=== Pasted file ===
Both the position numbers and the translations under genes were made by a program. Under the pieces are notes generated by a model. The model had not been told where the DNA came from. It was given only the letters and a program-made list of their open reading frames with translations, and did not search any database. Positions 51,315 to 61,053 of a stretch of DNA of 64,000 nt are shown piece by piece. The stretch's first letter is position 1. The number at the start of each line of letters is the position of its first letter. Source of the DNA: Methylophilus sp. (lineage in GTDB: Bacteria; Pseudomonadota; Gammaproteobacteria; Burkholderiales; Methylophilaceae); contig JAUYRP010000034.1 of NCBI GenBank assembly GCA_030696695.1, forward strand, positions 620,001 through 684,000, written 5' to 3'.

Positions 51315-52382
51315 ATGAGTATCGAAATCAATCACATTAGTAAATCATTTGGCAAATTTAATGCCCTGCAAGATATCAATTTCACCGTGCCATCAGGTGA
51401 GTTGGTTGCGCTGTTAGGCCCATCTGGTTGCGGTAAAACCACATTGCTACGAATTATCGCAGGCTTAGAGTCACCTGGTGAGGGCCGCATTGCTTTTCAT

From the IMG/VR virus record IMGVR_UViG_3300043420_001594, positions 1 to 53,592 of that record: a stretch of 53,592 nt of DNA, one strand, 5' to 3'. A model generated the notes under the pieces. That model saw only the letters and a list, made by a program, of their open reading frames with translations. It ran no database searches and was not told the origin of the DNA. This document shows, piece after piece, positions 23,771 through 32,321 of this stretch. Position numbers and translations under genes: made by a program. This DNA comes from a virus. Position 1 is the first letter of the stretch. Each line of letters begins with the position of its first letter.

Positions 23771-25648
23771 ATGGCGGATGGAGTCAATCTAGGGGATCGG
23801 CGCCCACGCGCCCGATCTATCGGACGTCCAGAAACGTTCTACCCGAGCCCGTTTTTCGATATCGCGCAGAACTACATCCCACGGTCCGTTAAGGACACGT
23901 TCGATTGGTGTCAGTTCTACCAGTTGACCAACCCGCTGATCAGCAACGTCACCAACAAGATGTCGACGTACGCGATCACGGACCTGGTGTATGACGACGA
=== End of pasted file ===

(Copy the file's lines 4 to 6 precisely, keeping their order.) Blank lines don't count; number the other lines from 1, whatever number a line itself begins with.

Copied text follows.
51401 GTTGGTTGCGCTGTTAGGCCCATCTGGTTGCGGTAAAACCACATTGCTACGAATTATCGCAGGCTTAGAGTCACCTGGTGAGGGCCGCATTGCTTTTCAT

From the IMG/VR virus record IMGVR_UViG_3300043420_001594, positions 1 to 53,592 of that record: a stretch of 53,592 nt of DNA, one strand, 5' to 3'. A model generated the notes under the pieces. That model saw only the letters and a list, made by a program, of their open reading frames with translations. It ran no database searches and was not told the origin of the DNA. This document shows, piece after piece, positions 23,771 through 32,321 of this stretch. Position numbers and translations under genes: made by a program. This DNA comes from a virus. Position 1 is the first letter of the stretch. Each line of letters begins with the position of its first letter.

Positions 23771-25648